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Elementary differential equations 7th edition - Boyce W.E

Boyce W.E Elementary differential equations 7th edition - Wiley publishing , 2001. - 1310 p.
ISBN 0-471-31999-6
Download (direct link): elementarydifferentialequat2001.pdf
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The iteration of nonlinear functions can be much more complex than that of linear functions. In particular, nonlinear functions can exhibit chaotic behavior, as well as periodic behavior. To illustrate the types of behavior typical
Refer to the first submodule of Module 13 for examples.
Stability of a Discrete Dynamical System
237
1 -
na -
N L
LI1 ?
A1 -
n '
Figure 13.2: The cobweb diagram of the logistic map x„+i = 3.9xn(1 — xn) suggests that iterates of x0 = 0.8361 either approach an attracting periodic orbit of very high period, or else wander chaotically.
to nonlinear functions we consider, in the second submodule of Module 13, the one-parameter family of logistic functions
gx(x) = Xx( 1 — x)
Figure 13.2 shows how complex an orbit of a logistic map may be for certain values of X.
? Stability of a Discrete Dynamical System
Now we turn our attention to the stability of an entire dynamical system rather than just that of a fixed point. One of the most important ideas of dynamical systems (discrete or continuous) is that of hyperbolicity. Hyperbolic points are stable to small changes in the parameters of a dynamical system. This does not mean that a perturbation (a small change) of the function leaves a fixed or periodic point unchanged. It simply means that the perturbed function will also have a fixed point or periodic point “nearby,” and that this point has the stability properties of the corresponding point of the unperturbed function. For example, at X = 2 the function g2 (x) has an attracting fixed point x* = 0.5. For values of X near 2, the function gX(x) also has an attracting fixed point x* = (X — 1)/X. For example, if X = 2.1 then the attracting fixed point is x* = 0.524. Even though the fixed point moved a little as X increased, the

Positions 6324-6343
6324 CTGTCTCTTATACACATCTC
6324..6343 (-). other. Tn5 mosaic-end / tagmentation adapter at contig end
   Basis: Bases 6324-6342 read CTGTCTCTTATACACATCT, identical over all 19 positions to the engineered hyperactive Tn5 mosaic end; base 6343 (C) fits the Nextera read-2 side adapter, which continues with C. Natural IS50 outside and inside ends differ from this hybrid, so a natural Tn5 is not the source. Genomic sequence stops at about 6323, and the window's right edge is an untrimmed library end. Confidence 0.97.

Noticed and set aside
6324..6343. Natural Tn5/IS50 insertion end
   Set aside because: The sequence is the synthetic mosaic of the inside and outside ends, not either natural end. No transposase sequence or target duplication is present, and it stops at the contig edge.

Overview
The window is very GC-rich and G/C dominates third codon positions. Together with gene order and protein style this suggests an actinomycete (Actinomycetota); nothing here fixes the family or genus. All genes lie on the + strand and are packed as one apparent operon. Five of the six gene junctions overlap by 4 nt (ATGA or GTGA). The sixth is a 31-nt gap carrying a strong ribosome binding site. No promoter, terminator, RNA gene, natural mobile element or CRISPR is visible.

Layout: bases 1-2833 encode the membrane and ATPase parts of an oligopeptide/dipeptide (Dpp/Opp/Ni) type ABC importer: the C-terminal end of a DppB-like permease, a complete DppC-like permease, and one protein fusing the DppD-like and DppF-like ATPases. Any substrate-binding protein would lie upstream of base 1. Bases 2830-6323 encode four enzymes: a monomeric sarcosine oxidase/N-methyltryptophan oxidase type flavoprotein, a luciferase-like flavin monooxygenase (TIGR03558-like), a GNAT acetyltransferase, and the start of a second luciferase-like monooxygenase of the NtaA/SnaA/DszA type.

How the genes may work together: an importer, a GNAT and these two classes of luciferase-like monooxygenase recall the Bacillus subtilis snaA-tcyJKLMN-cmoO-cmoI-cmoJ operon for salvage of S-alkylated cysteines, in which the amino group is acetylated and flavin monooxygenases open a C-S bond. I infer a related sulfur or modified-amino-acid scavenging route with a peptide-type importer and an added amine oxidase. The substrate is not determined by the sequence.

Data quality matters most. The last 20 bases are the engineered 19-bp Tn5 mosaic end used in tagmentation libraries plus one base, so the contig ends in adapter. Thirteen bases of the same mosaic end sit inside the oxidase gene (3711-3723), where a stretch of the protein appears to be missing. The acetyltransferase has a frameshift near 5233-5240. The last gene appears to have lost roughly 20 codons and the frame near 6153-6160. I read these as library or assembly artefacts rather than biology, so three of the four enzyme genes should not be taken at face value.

Recall that
g2 (x) = 2x(1 - x).
238
Chapter 13
? Bifurcations
See Chapter 7 for bifurcations of systems of ODEs.
fixed point still exists and it is still attracting. The following theorem provides a way of determining whether fixed points and periodic orbits are hyperbolic.
THEOREM 13.1 Given a discrete dynamical system xn+\ = fX(xn), a fixed point x* of fX (x) is hyperbolic if | f[ (x*)| = 1. Similarly, a periodic point x* of period n (and its orbit) is hyperbolic if | ( f^n)' (x* ) | = 1.
Because the number and type of periodic points do not change at parameter values where fX (x) has hyperbolic points, we say that the qualitative structure of the dynamical system remains unchanged. On the other hand, this theorem also implies that changes in the qualitative structure of a family of discrete dynamical systems can occur only when a fixed or periodic point is not hyperbolic. We see this in the proportional growth model xn+i = Xxn when X = 1 and X = — 1. For X = 1 — e [andhence Z,1_e(1) = X = 1 — e] the fixed point x = 0 is attracting. But for X = 1 + e the fixed point is repelling. Thus, as X passes through the value 1, the stability of the fixed point changes from attracting to repelling and the qualitative structure of the dynamical system changes.
A change in the qualitative structure of a discrete dynamical system, such as a change in the stability of a fixed point, is known as a bifurcation. If fX is nonlinear, several types of bifurcations can occur; here are two common types.
The first, known as a saddie-node bifurcation, occurs when x* is a periodic point of period n and ( f^n)'(x*) = 1. In a saddle-node bifurcation, the periodic point x* splits into a pair of periodic points, both of period n, one of which is attracting and the other repelling. A saddle-node bifurcation occurs in the logistic growth family gX(x) when X = 1. At this value the fixed point x* = 0 (which is attracting for X < 1) splits into a pair of fixed points, x* = 0 (repelling for X > 1), and x* = (X — 1)/X (attracting for X > 1). This type of bifurcation is sometimes called an exchange of stability bifurcation.
The second important type of bifurcation is called period-doubiing and occurs when x* is a periodic point of period-n and ( ?n)'(x*) = — 1. In this bifurcation the attracting period-n point becomes repelling and an attracting period-2n orbit is spawned. (Note that the stability can be reversed.) This occurs in the logistic family gX(x) when X = 3. At this parameter value, the attracting fixed point x* = (X — 1 )/X becomes repelling and a stable period-2 orbit emerges with one point on each side of x* = (X — 1 )/X. Since the logistic equations model population growth, this says that the population converges to an equilibrium for growth rate constants X less than 3. However, for values of X greater than 3, the population oscillates through a sequence of values.
The bifurcations that occur in a one-parameter family of discrete dynamical systems can be summarized in a bifurcation diagram. For each value of the parameter (on the horizontal axis) the diagram shows the long-term behavior under iteration of a “typical” initial point. For example, if you see
Bifurcations
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